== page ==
Well, we just try and we try and be led by the science we try to be led by the kind of people who actually know what they’re talking about. But here’s the thing where it gets difficult. So like, you know, it’s not us it’s government’s it’s the FDA, it’s the CDC, it’s the WHO, who starts to say, look, hang on, you know, we’re going to suspend this vaccine because of concerns about heart inflammation, or what was the thing I saw the other day, just a couple of days. The FDA pronouncing on to Guillain-Barré syndrome, which has something to do with the immune system about the J&J vaccine. Here in the UK and EU, there’s concerns about some vaccines and very small numbers of cases of heart inflammation. People read that we don’t invent that that’s that we can’t, we can’t say people can’t say the right things, because it’s the authorities themselves saying that, and that does, of course, that leads to hesitancy.
Andy Slavitt 20:47
Yeah, that’s interesting. It’s like, how does one become responsible for context? Because, if someone, if one in a million people gets a really bad reaction to something, but someone says, I know somebody who got this really bad reaction, and they don’t mention, it’s one in a million, right? And then someone reads that, you know, who’s really accountable for saying, No, no, if you see this fact, you must also see that fact. You know, is there a way to think about that conundrum?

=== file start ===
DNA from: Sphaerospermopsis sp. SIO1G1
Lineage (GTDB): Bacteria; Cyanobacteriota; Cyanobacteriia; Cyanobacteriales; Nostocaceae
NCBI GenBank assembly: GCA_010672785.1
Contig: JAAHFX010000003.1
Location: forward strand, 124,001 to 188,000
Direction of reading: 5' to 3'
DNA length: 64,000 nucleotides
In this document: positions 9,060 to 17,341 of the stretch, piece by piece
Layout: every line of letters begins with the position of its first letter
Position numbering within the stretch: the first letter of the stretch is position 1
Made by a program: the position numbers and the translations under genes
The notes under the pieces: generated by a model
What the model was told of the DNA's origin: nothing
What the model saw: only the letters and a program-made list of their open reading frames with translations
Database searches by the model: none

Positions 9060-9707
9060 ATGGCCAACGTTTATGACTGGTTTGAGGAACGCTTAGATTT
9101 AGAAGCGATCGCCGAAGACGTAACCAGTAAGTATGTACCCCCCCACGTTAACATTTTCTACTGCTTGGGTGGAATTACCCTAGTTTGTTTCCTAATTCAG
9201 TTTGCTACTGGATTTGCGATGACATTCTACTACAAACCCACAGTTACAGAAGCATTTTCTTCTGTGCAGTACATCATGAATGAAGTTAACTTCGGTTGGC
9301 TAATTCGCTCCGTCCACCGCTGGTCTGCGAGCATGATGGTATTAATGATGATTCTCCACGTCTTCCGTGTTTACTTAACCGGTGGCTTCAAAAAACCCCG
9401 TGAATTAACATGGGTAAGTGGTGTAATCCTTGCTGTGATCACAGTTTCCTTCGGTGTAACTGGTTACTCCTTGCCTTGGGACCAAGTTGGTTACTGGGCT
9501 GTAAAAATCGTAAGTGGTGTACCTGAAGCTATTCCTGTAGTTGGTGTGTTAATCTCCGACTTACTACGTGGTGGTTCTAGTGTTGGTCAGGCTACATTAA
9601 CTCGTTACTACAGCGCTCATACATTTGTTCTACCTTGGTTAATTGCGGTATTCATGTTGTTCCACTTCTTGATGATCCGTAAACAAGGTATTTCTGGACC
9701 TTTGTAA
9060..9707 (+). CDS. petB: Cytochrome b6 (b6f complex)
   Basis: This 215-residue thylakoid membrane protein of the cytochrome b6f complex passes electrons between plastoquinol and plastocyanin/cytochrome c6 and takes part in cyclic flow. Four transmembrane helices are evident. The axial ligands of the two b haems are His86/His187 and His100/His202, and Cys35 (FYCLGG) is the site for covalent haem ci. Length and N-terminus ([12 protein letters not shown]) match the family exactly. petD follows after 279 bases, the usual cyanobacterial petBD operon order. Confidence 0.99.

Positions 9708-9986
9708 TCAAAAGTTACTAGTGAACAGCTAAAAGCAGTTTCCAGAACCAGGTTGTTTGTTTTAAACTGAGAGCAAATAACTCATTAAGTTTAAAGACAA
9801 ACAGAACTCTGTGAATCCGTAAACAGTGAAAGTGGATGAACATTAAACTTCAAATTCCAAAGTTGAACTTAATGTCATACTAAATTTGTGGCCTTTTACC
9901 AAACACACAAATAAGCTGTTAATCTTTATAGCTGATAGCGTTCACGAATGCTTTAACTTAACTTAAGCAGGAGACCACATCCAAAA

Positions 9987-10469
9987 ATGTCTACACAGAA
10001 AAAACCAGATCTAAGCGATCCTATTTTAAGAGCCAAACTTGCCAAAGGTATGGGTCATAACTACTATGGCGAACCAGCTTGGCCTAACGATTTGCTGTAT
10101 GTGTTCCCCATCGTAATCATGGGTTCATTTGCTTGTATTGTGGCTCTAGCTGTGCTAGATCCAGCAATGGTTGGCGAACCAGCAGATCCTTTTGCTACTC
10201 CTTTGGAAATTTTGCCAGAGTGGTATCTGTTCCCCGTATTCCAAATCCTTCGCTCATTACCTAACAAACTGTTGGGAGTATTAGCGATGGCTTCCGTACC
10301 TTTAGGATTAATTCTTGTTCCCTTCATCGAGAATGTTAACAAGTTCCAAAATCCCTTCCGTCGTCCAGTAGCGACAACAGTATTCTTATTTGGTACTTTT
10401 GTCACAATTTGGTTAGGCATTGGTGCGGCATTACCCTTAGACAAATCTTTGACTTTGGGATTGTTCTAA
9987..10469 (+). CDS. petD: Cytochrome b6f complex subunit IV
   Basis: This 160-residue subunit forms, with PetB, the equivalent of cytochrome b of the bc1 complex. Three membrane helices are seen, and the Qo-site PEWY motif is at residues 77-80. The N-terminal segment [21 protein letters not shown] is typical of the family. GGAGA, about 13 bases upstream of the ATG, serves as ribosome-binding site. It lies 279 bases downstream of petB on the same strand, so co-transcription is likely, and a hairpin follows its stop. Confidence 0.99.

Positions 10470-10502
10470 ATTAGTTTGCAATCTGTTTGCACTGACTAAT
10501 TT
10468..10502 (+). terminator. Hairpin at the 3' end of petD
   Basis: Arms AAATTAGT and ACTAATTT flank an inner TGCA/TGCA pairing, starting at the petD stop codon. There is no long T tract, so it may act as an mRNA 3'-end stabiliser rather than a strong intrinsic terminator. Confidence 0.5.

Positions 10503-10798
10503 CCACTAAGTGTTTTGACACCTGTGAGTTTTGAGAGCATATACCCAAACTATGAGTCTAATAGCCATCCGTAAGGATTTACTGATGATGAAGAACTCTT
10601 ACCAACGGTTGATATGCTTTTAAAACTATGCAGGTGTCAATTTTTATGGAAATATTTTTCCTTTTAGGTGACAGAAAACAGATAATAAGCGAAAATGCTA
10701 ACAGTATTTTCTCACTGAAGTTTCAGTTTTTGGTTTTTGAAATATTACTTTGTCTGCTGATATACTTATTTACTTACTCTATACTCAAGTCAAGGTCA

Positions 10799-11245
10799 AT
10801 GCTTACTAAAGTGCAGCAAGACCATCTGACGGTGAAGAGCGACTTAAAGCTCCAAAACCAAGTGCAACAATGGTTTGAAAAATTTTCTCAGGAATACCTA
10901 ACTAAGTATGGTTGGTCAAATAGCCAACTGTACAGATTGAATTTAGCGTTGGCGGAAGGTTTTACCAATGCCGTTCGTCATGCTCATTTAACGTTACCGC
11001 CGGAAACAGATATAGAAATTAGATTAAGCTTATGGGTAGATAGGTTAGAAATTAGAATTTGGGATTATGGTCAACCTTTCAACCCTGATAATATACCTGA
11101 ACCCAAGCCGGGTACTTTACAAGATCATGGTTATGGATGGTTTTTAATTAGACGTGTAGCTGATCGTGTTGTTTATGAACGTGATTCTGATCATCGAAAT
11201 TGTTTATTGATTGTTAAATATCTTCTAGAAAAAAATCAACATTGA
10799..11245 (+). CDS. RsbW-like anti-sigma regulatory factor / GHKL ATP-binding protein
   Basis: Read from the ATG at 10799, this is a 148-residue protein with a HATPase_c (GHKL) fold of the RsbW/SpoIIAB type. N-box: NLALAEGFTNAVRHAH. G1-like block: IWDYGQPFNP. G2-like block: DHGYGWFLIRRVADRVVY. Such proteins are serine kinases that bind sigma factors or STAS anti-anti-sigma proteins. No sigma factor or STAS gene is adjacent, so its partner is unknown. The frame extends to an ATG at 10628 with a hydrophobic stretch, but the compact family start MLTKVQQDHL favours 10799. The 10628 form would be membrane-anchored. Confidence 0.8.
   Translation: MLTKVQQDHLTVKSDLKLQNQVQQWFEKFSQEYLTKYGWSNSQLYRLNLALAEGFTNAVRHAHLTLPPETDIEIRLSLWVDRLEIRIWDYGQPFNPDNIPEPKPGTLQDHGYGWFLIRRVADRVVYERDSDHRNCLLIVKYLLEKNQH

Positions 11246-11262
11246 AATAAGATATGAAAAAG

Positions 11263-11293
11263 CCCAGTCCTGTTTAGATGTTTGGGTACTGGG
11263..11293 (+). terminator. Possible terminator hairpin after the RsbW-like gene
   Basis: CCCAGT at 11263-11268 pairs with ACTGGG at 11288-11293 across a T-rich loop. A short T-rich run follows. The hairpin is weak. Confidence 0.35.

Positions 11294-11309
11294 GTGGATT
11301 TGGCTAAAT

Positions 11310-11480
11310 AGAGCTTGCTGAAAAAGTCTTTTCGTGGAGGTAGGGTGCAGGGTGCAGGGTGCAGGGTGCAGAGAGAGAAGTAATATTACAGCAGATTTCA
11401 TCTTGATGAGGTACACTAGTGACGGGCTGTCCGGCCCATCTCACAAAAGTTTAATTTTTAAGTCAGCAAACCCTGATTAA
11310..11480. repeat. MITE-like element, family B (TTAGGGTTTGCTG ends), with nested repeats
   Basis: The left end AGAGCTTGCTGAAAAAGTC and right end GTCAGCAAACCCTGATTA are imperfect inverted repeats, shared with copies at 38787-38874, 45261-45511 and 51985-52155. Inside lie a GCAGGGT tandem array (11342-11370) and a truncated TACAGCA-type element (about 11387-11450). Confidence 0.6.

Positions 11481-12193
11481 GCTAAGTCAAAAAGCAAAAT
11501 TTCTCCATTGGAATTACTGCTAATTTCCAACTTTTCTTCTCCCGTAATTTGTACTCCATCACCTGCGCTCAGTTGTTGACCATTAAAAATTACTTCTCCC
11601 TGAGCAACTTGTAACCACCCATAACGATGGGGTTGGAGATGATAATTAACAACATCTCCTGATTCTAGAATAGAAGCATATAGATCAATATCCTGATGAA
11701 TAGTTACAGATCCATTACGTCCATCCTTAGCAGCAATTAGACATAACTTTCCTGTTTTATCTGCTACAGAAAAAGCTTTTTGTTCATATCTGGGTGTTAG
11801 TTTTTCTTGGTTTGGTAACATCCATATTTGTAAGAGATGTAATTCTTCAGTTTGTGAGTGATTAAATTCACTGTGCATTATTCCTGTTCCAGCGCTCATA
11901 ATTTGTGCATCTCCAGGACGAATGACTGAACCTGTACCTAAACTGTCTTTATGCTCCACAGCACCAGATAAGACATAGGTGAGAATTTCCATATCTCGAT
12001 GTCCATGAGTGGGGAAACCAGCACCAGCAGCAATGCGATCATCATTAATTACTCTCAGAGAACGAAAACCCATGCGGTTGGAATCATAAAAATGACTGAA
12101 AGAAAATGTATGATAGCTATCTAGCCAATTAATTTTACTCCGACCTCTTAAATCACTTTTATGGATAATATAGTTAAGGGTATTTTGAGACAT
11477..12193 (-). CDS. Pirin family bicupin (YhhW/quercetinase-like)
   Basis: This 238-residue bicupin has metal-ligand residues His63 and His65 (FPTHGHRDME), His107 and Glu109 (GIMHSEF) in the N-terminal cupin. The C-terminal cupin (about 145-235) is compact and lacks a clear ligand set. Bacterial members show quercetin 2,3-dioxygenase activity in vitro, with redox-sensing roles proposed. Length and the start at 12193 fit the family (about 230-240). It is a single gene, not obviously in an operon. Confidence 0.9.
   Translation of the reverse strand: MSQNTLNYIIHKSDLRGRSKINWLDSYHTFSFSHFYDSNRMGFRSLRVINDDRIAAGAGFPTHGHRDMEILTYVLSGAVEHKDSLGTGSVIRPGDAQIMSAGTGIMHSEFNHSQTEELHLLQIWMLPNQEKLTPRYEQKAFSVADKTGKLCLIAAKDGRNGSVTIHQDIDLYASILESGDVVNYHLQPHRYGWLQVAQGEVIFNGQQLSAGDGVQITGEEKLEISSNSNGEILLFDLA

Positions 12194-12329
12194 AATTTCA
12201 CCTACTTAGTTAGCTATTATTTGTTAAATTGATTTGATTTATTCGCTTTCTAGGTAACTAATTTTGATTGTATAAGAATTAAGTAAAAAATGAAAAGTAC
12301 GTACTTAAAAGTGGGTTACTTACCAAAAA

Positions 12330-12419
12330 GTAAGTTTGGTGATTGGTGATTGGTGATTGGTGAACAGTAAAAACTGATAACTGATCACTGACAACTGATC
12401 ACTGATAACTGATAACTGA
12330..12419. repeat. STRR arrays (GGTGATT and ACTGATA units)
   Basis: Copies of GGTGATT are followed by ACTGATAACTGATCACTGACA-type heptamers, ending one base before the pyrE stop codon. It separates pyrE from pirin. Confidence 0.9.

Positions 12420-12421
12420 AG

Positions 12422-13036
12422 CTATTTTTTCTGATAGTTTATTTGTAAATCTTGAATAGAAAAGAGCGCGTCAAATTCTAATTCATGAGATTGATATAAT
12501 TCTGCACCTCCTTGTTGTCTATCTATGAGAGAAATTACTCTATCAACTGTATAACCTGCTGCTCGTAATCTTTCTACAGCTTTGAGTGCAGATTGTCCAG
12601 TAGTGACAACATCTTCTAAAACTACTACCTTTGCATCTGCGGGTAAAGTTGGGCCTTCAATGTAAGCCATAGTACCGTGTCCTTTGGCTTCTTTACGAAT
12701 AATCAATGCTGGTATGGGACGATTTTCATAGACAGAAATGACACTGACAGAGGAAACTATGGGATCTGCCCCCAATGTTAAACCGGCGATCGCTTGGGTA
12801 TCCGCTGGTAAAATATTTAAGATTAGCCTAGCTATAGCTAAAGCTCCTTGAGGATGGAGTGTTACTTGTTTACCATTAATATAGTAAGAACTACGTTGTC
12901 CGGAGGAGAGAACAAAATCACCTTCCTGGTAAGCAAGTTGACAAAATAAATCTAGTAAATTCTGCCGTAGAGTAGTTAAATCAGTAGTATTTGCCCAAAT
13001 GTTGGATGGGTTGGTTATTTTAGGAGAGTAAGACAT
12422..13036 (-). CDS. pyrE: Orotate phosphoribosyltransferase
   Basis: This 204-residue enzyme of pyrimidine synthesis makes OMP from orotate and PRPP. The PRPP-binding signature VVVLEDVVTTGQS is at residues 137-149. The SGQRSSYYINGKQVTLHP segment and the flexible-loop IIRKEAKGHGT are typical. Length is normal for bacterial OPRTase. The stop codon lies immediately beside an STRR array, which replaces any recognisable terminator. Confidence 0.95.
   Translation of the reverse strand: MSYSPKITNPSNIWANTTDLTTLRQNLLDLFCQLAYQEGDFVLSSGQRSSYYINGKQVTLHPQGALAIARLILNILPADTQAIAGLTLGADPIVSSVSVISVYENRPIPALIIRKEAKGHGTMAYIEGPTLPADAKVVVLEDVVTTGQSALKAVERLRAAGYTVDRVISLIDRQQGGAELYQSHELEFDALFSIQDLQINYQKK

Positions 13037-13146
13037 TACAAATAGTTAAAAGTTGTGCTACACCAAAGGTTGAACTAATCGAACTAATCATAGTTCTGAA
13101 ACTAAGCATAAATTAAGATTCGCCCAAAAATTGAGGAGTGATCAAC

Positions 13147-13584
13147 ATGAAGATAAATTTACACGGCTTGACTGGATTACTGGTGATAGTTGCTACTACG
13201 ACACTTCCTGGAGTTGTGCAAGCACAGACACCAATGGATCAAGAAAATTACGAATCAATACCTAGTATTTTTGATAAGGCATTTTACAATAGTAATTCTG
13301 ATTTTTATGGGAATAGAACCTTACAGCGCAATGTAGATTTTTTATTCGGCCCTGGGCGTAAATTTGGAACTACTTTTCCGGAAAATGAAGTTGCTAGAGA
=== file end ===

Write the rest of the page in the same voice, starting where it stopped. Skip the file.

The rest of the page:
Yeah, I mean, and at the end of the day, what we can do a great, great scale, and with great precision, is link people, which we do if I mean, I think over 2 billion people who visited the, you know, the Facebook COVID information, same time, it’s a massive scale now, we link people to a repository of authoritative information, all that context can be provided. So we can we can be a go between, if you like, to the authorities who people will believe in, and as I said, so early. I’m actually I think, I read actually, you’re talking about your previous interviewee that the that some of the evidence from the Kaiser Family Foundation, this is where social media plays such a big role. I think a positive role, did find that for those, I think it’s like 1 in 5 US adults who now are vaccinated having expressed hesitancy at the beginning of the year. I think I’m right in saying that the Kaiser Family Foundation evidence said that, a lot of that those people that 1/5 did so because family and friends were also getting vaccinated.